- Transporters in Lagos have said that the continuing petrol scarcity in the country is crippling their businesses, and have the Federal Government to take urgent measures to resolve the crisis. Operators say failure to take urgent measures would result in complete breakdown of the road transport sector. The ongoing fuel crisis has adversely affected fares for destinations both within and outside Lagos. Fares from Agege to Yaba or Alausa now go for N400 and N150, up from N150 and N70 respectively, while Iyana-Ipaja to Oshodi is now N300, instead of N100. A bus ride from Ikorodu Garage in Lagos to Ogijo in Ogun State, along the Ikorodu-Sagamu Road, is now N200, instead of N100, while the fare from Ikorodu to Mile 12 is now N250, instead of N150. A trip from Lagos to Abakaliki which hitherto cost between N3,000 and N3,200 now costs between N4,000 and N4,500. A one-way trip from Lagos to Enugu, Onitsha and Owerri which were formerly N3,100, N2,100 and N3,100 respectively, now cost N3,800, N2,500, and N3,800 respectively. Meanwhile, the Minister of State for Petroleum, Ibe Kachikwu, has said that petrol queues in Lagos and Abuja will vanish by Thursday, and that the situation in Sokoto, Warri and Port Harcourt will improve during the weekend. Kachikwu said this during a visit to the office of the PPPRA in Abuja.
- The naira appears to have stabilised at
N320 to the American dollar on the parallel market. Over the last two weeks, there has been little or no appreciation or depreciation of the currency. Parallel market traders say the market has been sluggish, showing no signs of upward or downward movement. On Monday, the CBN had allocated $921 million to commercial banks in foreign exchange obligations. This was expected to impact the market positively, but little or no change was experienced at the parallel market, as the N320/USD sales prevailed. The official side of the market is trading at N197 to the dollar, about N123 lower than the parallel market.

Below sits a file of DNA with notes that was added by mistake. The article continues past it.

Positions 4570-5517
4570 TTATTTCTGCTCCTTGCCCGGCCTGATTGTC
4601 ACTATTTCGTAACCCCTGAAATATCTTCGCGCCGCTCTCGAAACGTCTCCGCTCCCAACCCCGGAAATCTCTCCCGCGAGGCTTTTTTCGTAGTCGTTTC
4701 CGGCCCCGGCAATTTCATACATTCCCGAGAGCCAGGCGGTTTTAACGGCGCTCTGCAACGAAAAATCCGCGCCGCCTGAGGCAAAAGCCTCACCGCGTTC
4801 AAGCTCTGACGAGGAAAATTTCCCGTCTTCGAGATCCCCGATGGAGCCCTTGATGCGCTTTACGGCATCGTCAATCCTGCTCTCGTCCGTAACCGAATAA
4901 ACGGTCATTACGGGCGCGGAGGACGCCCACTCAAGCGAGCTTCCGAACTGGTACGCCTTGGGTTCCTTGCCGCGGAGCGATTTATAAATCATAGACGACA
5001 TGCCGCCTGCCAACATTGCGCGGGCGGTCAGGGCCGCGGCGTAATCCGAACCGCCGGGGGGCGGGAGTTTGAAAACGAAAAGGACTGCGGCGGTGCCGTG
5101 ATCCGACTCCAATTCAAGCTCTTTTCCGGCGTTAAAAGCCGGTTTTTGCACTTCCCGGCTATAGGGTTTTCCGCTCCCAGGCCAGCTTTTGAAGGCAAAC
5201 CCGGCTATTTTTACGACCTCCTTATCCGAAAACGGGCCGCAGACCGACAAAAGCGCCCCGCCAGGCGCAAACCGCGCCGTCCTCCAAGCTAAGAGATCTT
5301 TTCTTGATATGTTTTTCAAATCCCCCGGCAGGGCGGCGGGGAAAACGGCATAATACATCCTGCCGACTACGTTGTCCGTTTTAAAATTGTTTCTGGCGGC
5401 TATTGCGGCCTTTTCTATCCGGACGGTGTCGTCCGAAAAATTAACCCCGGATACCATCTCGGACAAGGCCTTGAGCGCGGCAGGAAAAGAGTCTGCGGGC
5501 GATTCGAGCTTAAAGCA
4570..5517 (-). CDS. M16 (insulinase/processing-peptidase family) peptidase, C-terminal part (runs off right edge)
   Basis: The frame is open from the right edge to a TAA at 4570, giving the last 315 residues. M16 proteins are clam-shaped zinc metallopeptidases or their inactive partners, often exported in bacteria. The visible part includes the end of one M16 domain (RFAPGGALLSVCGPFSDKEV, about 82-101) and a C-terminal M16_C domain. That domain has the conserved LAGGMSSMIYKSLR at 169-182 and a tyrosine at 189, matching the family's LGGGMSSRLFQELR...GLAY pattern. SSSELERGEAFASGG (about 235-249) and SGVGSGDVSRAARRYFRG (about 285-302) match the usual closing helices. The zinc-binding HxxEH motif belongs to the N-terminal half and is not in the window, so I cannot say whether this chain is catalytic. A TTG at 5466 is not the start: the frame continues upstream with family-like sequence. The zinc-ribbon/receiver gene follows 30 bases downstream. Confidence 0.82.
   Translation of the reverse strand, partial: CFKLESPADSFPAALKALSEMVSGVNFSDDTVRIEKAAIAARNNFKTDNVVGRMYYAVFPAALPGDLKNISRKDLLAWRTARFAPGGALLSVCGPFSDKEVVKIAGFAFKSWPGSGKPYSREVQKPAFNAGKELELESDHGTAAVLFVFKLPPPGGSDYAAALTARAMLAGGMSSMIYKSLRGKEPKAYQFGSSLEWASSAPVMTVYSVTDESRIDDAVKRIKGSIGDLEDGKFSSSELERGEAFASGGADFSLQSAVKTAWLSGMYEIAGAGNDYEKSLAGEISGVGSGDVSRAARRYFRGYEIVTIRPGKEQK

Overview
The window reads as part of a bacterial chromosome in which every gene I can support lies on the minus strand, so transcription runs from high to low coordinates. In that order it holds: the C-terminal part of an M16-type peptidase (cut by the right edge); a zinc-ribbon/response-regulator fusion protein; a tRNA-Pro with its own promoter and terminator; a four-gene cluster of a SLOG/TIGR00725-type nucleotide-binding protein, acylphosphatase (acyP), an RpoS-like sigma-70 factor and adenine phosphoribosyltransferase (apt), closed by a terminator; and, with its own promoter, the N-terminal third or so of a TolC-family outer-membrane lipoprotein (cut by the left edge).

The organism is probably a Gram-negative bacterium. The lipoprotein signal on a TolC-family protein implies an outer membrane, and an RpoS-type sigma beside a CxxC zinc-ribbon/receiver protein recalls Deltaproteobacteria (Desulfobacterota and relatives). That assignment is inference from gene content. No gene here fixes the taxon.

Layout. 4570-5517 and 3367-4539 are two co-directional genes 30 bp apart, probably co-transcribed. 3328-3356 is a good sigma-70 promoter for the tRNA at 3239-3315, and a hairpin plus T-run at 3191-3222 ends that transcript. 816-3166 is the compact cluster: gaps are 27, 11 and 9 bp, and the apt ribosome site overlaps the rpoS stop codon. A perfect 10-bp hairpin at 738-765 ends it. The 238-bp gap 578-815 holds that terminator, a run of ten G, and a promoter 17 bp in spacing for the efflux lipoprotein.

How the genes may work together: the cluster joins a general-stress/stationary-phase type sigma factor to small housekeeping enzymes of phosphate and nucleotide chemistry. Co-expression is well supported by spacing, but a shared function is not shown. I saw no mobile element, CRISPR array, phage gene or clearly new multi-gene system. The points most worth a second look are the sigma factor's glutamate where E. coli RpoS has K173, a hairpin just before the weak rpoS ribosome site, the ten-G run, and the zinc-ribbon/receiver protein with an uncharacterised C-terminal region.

- Oil has slipped to a one-month low after a surprise fall in petrol demand in the United States, the world’s largest oil consumer, and doubts whether oil producers can agree an output freeze to dampen a global supply glut. US petrol demand, one of the strongest pillars supporting oil consumption, fell in January for the first time in 14 months. The world’s largest oil producers are due to meet in Doha on April 17 to negotiate an output freeze, but a jump in Russian oil production to a 30-year high in March has cast doubt over the chances of an output cap being agreed. Brent crude, the global oil price benchmark, was down 31 cents at $37.38 a barrel at 0800 GMT, its lowest since March 4. U.S. futures fell by 41 cents to $35.29, also a one-month low.
- The trial of the President of the Senate, Bukola Saraki, at the Code of Conduct Tribunal over alleged false declaration of assets has finally begun after efforts to force an adjournment by his lawyers failed. First prosecution witness, Michael Wetkast, was cross-examined by the prosecution counsel, Rotimi Jacobs. Commencement of trial was preceded by arguments by defence counsel, Paul Usoro, who informed the tribunal of an application for stay of proceedings at the Court of Appeal challenging the jurisdiction of the tribunal to entertain the matter. The chairman of the tribunal, Danladi Umar, ruled that the application before the Court of Appeal could not stop the commencement of trial based on the provisions of the Administration of Criminal Justice Act.